Posted in Literature

Catcher In The Rye

Catcher In The Rye by J.D Salinger is an eye-opening story of a boy who seems to be lost. Within this appears to be a simply written book, there are a lot of different dimensions. Holden Caulfield, the portrayer of the story is almost going through a sort of mid-life crisis, even though he is only 16 years old. He expects much more in adulthood than simply getting a job, getting married and having kids. He wants to do more than sit in an all boys’ college full of ‘phoneys’ as he likes to call them that sees nothing more in life than just getting through it.

The story starts with Holden sitting in his dorm, with the news of him being kicked out of the college as he has failed every subject apart from English. He soon decides to live in New York for a few days to sort himself out before heading back home to give his parents the news. During his stay he has multiple breakdowns and reminisces over a girl named Jane which he knew as a child. His sister quickly convinces him not to run away, and Holden declares that he is happy. At the end of the book we hear him one year later, in therapy and does not think that his next school will be any different to the last.

Throughout the time that Holden spends in New York, he exclaims the fact that he wants to save innocence – as seen when he meets up with his sister and sees how mature she already is, and talks a lot about his childhood and his brother Allie that had died. All he truly wants to do is save these children from growing up. The whole story takes you through how Holden is struggling with the pain and anger of having to go through adulthood and memories of Allie – the most inspirational person that was in his life. It is the only thing that he can truly think about, and he does not want anyone, especially his sister, to have to experience the agony of adolescence. This is shown through a speech that he says to his sister when he has finally plucked the courage to go home.

“Anyway, I keep picturing all these little games playing some game in this big field of rye and all. Thousands of little kids, and nobody’s around – nobody big, I mean – except me. And I’m standing on the edge of some crazy cliff. What I have to do, I have to catch everybody if they start to go over the cliff – I mean if they’re running and they don’t look where they’re going I have to come out from somewhere and catch them. That’s all I do all day. I’d just be the catch in the rye and all. I know it’s crazy, but that’s the only thing I’d really like to be.”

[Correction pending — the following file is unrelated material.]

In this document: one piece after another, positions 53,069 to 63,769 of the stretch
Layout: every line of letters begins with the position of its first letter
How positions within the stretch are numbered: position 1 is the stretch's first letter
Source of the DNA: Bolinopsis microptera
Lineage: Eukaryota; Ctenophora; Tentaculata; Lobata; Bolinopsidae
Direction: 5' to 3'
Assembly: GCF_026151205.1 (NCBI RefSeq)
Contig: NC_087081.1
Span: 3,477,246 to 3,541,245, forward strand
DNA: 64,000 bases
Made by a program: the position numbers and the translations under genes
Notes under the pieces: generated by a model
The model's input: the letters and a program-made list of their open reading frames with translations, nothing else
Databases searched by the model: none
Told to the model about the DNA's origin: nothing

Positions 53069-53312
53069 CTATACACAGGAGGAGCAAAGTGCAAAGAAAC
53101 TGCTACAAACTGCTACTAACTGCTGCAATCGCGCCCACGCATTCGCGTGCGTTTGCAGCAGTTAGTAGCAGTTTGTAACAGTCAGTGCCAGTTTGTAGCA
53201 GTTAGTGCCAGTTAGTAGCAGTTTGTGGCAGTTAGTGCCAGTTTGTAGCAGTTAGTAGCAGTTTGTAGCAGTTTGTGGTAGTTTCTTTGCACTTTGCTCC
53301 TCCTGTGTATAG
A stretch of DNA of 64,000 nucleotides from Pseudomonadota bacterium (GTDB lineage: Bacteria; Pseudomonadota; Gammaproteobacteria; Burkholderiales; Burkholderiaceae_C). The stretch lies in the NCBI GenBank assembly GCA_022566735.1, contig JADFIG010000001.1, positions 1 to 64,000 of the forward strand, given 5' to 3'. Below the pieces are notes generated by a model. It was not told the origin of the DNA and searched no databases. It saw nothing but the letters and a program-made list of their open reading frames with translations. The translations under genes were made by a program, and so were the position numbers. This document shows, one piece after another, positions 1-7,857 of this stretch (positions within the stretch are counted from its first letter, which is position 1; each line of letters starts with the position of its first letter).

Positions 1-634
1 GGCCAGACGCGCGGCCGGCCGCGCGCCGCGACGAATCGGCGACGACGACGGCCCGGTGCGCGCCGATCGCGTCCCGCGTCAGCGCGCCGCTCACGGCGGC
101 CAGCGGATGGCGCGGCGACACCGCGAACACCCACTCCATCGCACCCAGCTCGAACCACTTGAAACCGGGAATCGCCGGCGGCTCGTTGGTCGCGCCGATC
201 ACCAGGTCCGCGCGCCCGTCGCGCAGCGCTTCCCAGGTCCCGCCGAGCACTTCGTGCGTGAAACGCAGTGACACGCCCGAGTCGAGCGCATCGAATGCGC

It is as if he wants to stop kids from falling into the trap of adulthood – the trap of being selfish and ‘phoney’. Seeing Holden develop and grow throughout the book is very interesting.

Another quote that really struck me:

“What really knocks me out is a book that, when you’re all done reading it, you wish the author that wrote it was a terrific friend of yours and you call him up on the phone whenever you felt like it. That doesn’t happen much, though.”

I thought that it was interesting as I almost felt the same way with this book, as I would like to see what was going through Salinger’s mind at that time as he was in the military when he first started writing it.

I would of course read any other books written by Salinger and I am excited as I have heard a rumour that they have found 5 unpublished works by him, and they are scheduled to be published over the next few years. Catcher In The Rye is written in an interesting way – almost as if Holden is personally speaking to you and telling his story, which to me is quite appealing.

I must admit that I had low expectations of this book from the start as many people say that nothing happens and the main character is boring and extremely repetitive, but that was not true in my opinion.  Even though Catcher In The Rye was written over 60 years ago, Holden’s thoughts and feelings are still relatable to teenagers today. Not much happens, but that does not mean that it did not make you think about how you personally feel about blooming into adulthood.

Overall, I thought that the book was very underrated, and Holden Caulfield is certainly a likeable character that you really feel sympathetic towards.

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